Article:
The people, the information, the data we need to learn, to perform better, to do better business is all out there in some shape or form. The challenge is to be able to find it and use it.
A final thought. What of the technology itself, what is the future of RSS? It is work in progress, a point well made by Joe Moreno (http://blog.joemoreno.com/2013/03/RSS-Future.html):
What seems obvious to me is that RSS will not go away; instead, it will (and already is) being built upon. In the near future, it will no longer be a consumer facing technology anymore than DOS or a Unix shell is today, but RSS will be the glue to tie together publisher and consumer. Could you seriously see a completely different feed standard being developed from scratch in the near future? Baby steps to stand on the shoulders of giants.
If like me, you are search for a new RSS reader, then here are 40 alternatives (http://econsultancy.com/uk/blog/62356-40-alternatives-to-google-reader?utm_medium=feeds&utm_source=blog) to whet your appetite.
Unlike my usual “where’s the catch” outlook when faced with Google+ or Facebook changes, my initial reaction was positive when the news came out that Google Reader was getting updated. Reader was getting a new design and being brought closer together with Google+, sounds good.
However I’m not an expert Reader user; yes I’ll visit it regularly during the week and I couldn’t manage to scan read or store the amount of information that I do using another tool. It is the easiest way I know to scan read and store lots of information from many blogs and feeds, my on line library of all manner of articles from arts & craft through to anti-spam measures.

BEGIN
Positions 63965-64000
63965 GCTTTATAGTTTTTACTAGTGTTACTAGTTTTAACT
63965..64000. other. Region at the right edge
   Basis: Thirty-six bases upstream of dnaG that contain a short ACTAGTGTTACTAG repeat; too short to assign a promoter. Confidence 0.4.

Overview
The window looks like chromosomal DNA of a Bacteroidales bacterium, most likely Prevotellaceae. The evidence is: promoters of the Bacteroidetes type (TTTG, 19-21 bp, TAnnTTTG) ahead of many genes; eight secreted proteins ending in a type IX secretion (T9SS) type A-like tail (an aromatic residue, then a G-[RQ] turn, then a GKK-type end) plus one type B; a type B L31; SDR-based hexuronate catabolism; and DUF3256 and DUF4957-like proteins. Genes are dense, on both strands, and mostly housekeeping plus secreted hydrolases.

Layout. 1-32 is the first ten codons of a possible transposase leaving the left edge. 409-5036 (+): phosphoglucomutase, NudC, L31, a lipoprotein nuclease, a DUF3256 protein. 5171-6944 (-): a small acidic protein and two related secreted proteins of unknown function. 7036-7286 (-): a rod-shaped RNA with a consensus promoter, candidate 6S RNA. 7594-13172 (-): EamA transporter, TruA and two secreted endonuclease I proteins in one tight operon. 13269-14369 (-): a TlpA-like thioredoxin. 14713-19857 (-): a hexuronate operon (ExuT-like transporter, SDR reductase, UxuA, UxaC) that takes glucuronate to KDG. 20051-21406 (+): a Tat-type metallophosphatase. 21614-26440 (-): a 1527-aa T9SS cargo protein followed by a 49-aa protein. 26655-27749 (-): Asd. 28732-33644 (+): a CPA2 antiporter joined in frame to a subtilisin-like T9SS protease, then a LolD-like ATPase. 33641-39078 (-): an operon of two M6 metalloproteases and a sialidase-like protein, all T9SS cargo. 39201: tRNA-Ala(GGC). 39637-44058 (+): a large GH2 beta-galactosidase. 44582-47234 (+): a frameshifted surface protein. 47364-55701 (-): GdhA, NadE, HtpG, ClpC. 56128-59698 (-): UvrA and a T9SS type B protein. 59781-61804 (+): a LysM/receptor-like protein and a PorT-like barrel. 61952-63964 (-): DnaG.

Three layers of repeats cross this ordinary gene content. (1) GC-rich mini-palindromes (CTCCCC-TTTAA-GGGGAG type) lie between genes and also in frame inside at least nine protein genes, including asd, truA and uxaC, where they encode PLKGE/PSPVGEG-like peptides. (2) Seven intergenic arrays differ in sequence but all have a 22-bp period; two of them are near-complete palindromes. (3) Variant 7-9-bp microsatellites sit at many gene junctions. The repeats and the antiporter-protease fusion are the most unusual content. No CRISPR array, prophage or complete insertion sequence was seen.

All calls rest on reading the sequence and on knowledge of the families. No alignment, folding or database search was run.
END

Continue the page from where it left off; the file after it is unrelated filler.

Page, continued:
My initial, “ah that makes sense getting to integrate Google+ for sharing”, gave way to “doh! there’s the catch” and then “oh darn it, that sucks” when I realised that:
- the sharing activities like friending, following and sharing were going to be “retired”
- there was a whole world of communities sharing news and stories via Google Reader
- for countries like where social networks are banned, Reader was essentially a news feed and social network
So basically, as described by Google Operating System
Having now read more articles about Google Reader, I understand the value that users gained from Reader and appreciate why so many are upset at these changes. Thanks goes to Sarah Perez from TechCrunch, it was your article that got me reading more about the reaction to the planned changes.
What is harder to understand is why Google is forcing sharing through Google+. Yes Google wants to focus on fewer areas but how does shutting down sharing help that, or is this the first step in “retiring” the Reader? It’s worth noting at this point that I’m not even going to talk about the new design, (it’s going to take some getting used to, and I miss the colours), so I’m including this link to a review by Brian Shih, ex-PM on Google Reader. Check out the updated and comments at the end of the article to see how to share via Google+ without publicly +1-ing everything.
Google made it clear from the first announcement that they expected losses as some may not want to continue with the Product and flagged that they would be extending the Reader’s export feature; allowing users to take their data with them. But I’ve realised that Google has missed the point: these users have years of experience invested in using Google Reader and the sharing networks/communities that they have helped grow…and more importantly, these users don’t want to go and are taking action.